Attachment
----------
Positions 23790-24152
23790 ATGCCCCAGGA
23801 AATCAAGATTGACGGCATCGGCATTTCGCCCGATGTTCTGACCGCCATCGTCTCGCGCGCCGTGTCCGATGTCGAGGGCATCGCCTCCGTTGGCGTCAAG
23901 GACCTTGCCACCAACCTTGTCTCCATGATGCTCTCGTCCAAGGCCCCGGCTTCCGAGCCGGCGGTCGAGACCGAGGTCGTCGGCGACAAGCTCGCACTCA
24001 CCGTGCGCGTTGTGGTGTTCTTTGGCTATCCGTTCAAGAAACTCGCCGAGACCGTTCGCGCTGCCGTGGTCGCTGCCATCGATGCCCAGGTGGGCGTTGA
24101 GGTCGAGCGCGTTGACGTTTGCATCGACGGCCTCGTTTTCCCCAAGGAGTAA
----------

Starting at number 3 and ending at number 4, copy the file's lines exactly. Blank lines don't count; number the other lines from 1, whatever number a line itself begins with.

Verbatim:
23801 AATCAAGATTGACGGCATCGGCATTTCGCCCGATGTTCTGACCGCCATCGTCTCGCGCGCCGTGTCCGATGTCGAGGGCATCGCCTCCGTTGGCGTCAAG
23901 GACCTTGCCACCAACCTTGTCTCCATGATGCTCTCGTCCAAGGCCCCGGCTTCCGAGCCGGCGGTCGAGACCGAGGTCGTCGGCGACAAGCTCGCACTCA